have a cold

Hi all members and moderators

As I know, for illnesses, "have" must be used as a state verb. However, can "have" be used as a dynamic verb in the following sentence?

Don't come close to me. I am having a bad cold.

Many thanks

 

Original Post

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tonyck 2 posted:
However, can "have" be used as a dynamic verb in the following sentence?

Don't come close to me. I am having a bad cold.

No, that sentence doesn't work. "Have" can't be used in the progressive in that context. When you talk about "have" as a dynamic verb, you are probably thinking of uses like "We are having lunch" or "She is having a baby," where "have" refers to eating and giving birth to, respectively, not to owning or possessing. When one has a cold, however, one has it in a stative sense (one "possesses" a cold), and the fact that colds are temporary doesn't make it OK to use the present progressive. But you can say:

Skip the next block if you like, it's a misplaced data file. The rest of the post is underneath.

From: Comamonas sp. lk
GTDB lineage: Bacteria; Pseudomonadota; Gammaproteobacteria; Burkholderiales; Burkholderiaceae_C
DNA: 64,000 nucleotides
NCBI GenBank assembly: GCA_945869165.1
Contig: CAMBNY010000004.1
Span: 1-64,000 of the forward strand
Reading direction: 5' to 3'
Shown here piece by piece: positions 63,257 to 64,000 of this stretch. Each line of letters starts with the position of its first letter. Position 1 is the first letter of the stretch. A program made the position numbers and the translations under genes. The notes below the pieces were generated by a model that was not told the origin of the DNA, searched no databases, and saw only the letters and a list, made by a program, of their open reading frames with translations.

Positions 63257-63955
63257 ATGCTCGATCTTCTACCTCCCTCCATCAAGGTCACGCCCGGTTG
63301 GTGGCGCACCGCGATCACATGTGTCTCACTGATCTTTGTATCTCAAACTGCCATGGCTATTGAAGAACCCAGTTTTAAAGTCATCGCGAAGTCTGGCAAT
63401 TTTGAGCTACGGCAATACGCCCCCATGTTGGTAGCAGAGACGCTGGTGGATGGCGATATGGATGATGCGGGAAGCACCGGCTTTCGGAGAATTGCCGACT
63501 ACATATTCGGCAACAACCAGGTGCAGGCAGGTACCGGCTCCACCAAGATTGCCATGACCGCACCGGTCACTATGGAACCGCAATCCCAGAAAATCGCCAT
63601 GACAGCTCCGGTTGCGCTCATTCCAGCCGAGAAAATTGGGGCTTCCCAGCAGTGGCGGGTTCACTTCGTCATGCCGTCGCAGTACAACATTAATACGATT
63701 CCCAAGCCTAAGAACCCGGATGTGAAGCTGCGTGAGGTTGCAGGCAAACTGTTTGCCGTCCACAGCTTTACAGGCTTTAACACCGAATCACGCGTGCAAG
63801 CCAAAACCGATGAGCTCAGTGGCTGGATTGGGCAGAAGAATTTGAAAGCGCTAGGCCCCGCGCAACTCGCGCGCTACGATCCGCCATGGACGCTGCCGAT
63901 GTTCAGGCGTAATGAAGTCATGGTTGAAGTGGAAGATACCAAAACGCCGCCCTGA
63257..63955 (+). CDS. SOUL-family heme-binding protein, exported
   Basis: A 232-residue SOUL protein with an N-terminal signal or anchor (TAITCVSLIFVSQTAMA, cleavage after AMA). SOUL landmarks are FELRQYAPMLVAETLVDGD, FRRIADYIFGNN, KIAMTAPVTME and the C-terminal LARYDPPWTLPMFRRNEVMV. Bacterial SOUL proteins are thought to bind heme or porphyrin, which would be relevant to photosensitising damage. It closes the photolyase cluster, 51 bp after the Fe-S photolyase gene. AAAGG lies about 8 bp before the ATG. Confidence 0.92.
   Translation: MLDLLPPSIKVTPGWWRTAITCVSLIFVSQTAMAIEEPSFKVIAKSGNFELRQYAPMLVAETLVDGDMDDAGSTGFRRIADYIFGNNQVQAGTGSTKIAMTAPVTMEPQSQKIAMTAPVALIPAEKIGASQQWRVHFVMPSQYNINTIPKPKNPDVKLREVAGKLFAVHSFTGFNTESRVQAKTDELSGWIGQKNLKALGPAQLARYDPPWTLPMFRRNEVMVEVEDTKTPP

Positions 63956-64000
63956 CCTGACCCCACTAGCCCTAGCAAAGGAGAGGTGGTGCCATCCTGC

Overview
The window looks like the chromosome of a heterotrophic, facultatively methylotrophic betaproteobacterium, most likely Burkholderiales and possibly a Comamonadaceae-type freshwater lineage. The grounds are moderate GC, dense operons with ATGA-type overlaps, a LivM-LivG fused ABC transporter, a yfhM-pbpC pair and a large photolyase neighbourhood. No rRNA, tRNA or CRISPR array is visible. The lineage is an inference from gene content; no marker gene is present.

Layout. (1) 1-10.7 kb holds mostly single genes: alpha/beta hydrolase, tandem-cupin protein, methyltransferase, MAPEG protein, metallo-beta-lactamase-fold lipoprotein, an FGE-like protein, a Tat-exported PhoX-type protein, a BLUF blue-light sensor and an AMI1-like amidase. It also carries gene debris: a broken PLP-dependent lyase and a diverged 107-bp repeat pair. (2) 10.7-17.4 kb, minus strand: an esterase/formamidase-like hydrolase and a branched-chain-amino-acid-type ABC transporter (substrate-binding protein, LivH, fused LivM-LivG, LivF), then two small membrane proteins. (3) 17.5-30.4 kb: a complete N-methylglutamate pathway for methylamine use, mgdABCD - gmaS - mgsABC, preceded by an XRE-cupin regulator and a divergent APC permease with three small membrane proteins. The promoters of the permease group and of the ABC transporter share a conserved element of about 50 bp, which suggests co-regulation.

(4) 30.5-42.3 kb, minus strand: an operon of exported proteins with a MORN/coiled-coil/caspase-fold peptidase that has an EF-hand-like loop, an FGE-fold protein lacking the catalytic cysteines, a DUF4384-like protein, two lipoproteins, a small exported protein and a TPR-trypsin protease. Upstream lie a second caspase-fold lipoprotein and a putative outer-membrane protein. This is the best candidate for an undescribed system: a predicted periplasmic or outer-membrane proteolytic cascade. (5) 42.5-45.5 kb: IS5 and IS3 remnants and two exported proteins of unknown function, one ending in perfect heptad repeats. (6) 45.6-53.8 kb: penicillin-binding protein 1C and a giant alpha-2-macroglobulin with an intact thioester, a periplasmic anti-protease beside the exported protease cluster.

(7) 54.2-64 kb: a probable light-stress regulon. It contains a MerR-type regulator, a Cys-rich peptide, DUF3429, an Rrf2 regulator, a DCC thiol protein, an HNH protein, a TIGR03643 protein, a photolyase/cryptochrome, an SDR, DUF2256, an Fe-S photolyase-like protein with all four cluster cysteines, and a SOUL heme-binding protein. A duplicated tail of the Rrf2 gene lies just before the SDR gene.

(a) I am suffering from a cold.

(b) I am recovering from a cold.

(c) I am fighting off a cold.

(d) I am feeling under the weather.

There are some contexts in which "have" is stative and works with the progressive. I am thinking of constructions like "I am having a hard time believing that" and "He is having some trouble." While those are interesting exceptions, the important point here the present progressive does not work with "have a cold." Now, the past progressive, the past perfect progressive, and present perfect progressive with "have a cold" are possible when there is a frequency reading, i.e., when you are talking about more than one cold:

(e) I have been having a lot of colds.

(f) I was having colds regularly.

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